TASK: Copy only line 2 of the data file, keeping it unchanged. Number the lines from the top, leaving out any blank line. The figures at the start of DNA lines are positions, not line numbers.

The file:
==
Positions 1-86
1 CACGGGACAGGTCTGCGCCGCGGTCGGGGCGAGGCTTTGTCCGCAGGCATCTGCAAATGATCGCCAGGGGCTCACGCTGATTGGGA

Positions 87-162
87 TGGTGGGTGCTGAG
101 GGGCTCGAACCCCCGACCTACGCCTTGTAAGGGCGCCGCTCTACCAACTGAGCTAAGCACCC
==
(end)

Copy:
1 CACGGGACAGGTCTGCGCCGCGGTCGGGGCGAGGCTTTGTCCGCAGGCATCTGCAAATGATCGCCAGGGGCTCACGCTGATTGGGA